Vitamin K1 is retained in the liver, where it assists with and works with other compounds to manufacture the body’s clotting factors. In contrast, vitamin K2, particularly long chain derivatives, are redistributed to the circulation and are available for other tissues, such as bone and vascular system.

Health benefits of both vitamin K1 and K2

Both vitamin K1 and K2 are vital to health. They work in drastically different ways and on different parts of the body. About 10-15% of vitamin K1 is absorbed by the body compared to 50% of vitamin K2. The Standard American Diet (SAD) intake of vitamin K1 is higher than K2.

Vitamin k1 health benefits

  • Assists with bleeding and bruising regulation in the body
  • Acts as an anti-inflammatory and protects against oxidative stress
  • Is a cofactor to make prothrombin ( clotting factors)
  • Precursor to K2
  • Bone health

Vitamin K2 health benefits

Factors that prevent absorption of vitamin K absorption

  • Health problems that can prevent your body from absorbing vitamin K, such as gallbladder or biliary disease, cystic fibrosis, celiac disease, and Crohn’s disease
  • Liver disease
  • Taking blood thinners, such as warfarin (Coumadin)
  • Long-term hemodialysis
  • Serious burns
  • Consumption of trans fats (k2 absorption)
  • Broad spectrum antibiotic use (k2 absorption)
  • Dilantin
  • Fat blocking medications such as Orlistat

- Brooke Lounsbury, RN

Medical Content Writer

Lifesaving Medications

Everyone should be empowered to care for themselves and their loved ones during the unexpected.

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“Normal” Won’t be Returning Anytime Soon

5 Steps to Help You Navigate These Challenging Times

You are not alone. We are all feeling tensions both globally and at home. We are on the precipice of World War 3, out of control energy and food prices, still reeling from the pandemic, layoffs, consumer debt hitting record highs, severe weather extremes, supply chains disrupted leading to drug and medical supply shortages- these are affecting all our lives. No one is immune to this assault.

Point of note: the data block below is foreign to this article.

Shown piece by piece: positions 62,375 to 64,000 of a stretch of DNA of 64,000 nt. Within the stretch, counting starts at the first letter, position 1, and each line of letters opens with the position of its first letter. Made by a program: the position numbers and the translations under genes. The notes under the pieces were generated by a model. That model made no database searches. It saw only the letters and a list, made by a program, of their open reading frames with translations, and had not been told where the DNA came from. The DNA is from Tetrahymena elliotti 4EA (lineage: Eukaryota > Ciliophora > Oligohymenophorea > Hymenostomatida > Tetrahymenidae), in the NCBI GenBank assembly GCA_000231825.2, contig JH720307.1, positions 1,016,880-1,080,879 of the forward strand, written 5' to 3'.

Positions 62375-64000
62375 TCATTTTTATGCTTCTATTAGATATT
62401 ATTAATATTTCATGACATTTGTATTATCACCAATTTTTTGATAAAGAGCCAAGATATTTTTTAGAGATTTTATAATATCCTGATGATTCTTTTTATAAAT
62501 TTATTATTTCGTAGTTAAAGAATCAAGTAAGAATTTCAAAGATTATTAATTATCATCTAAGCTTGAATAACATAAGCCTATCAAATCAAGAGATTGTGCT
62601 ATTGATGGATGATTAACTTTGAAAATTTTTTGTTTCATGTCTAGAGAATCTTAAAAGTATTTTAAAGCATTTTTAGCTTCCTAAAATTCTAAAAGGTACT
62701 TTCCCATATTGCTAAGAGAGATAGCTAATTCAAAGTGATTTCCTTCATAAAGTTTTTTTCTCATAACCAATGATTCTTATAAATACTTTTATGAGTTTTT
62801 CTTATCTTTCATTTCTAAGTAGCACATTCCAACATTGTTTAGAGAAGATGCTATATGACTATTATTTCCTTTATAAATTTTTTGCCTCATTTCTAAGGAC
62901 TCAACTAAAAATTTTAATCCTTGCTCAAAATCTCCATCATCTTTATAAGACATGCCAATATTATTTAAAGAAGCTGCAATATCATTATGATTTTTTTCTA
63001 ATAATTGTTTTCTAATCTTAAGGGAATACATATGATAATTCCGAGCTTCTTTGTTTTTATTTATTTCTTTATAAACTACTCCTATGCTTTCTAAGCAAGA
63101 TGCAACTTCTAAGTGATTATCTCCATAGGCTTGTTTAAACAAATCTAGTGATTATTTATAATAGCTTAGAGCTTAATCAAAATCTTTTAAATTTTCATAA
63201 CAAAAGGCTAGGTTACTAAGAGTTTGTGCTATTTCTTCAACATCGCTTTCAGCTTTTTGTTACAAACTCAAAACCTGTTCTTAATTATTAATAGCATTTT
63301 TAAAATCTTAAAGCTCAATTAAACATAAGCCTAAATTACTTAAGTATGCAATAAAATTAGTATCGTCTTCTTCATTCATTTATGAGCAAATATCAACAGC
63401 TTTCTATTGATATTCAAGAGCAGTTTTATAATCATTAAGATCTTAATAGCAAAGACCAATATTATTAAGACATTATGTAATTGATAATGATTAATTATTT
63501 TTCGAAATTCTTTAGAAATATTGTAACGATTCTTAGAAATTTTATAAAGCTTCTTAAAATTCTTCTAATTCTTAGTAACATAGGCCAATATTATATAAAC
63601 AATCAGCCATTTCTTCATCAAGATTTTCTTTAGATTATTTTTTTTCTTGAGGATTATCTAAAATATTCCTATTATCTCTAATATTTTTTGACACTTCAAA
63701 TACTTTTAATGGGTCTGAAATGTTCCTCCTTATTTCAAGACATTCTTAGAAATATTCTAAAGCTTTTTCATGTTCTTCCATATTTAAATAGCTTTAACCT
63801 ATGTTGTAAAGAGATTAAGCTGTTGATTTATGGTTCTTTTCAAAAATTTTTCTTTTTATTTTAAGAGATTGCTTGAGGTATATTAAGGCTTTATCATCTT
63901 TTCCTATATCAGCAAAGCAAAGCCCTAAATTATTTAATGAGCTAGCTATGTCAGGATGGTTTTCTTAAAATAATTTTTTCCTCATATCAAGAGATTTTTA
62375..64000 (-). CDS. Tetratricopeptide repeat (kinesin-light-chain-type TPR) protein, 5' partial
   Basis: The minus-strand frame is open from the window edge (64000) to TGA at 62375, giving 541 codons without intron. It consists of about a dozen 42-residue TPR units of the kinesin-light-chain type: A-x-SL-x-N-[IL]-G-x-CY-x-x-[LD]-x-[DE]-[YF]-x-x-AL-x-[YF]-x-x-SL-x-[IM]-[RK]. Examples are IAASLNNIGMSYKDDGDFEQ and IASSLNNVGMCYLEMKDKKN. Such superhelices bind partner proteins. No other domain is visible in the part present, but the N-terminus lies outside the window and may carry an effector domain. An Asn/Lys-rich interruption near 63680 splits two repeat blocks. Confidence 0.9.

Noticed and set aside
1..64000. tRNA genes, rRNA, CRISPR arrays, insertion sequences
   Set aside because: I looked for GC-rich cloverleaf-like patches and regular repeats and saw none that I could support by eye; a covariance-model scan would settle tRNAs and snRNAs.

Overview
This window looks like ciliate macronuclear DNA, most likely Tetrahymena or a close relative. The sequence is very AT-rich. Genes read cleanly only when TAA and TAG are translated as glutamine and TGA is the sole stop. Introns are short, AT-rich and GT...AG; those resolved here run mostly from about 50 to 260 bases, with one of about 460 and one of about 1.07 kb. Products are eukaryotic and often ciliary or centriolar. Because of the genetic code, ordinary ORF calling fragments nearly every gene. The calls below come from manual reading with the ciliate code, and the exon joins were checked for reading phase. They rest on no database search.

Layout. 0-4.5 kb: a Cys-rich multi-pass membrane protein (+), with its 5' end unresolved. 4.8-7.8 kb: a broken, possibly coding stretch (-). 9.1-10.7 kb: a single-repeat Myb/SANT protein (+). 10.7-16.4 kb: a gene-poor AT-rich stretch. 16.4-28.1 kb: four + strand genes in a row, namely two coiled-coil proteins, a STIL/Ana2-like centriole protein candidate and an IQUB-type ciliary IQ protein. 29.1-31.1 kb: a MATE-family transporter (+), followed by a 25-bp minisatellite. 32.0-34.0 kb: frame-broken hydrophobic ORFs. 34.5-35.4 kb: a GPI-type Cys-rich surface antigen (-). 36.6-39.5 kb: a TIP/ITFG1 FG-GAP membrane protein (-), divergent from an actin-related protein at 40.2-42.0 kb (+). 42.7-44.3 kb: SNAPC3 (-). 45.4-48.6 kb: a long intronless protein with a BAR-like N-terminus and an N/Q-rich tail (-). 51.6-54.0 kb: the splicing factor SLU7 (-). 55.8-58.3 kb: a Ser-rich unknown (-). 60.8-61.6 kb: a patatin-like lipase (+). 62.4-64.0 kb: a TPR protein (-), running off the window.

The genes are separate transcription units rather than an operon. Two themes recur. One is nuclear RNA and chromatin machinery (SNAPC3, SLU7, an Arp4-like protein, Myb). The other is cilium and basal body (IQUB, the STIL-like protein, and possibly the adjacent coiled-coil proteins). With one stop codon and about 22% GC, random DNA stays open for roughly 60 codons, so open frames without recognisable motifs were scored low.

To overcome and eventually prosper in this ever changing landscape, we must be solution oriented. Difficult times are here, and it doesn’t look like our “normal” will be returning anytime soon. Our families, communities and our very lives depend on how we face the challenges we are experiencing and will be experiencing over the coming months and years.

Below are 5 steps to guide you through these rocky times. 

  1. Focus on solutions
  • “We become what we think about” Earl Nightingale
  • “When you focus on problems, you get more problems. When you focus on possibilities, you have more opportunities.” Zig Ziglar
  • “Good health is true wealth.” – Urijah Faber “

What challenges are you and your family facing right now? Financial? Health related? Whatever the challenge is there is a solution. We need to acknowledge our problems, shortcomings and unexpected turns our lives take. Absorb and realize the impact these have in our daily living. However it isn’t healthy for you or anyone around us to dwell too long in this. Focus on possibilities. This will lead to opportunities.

2. Plan success = Reduce stress

Solutions start with a realistic plan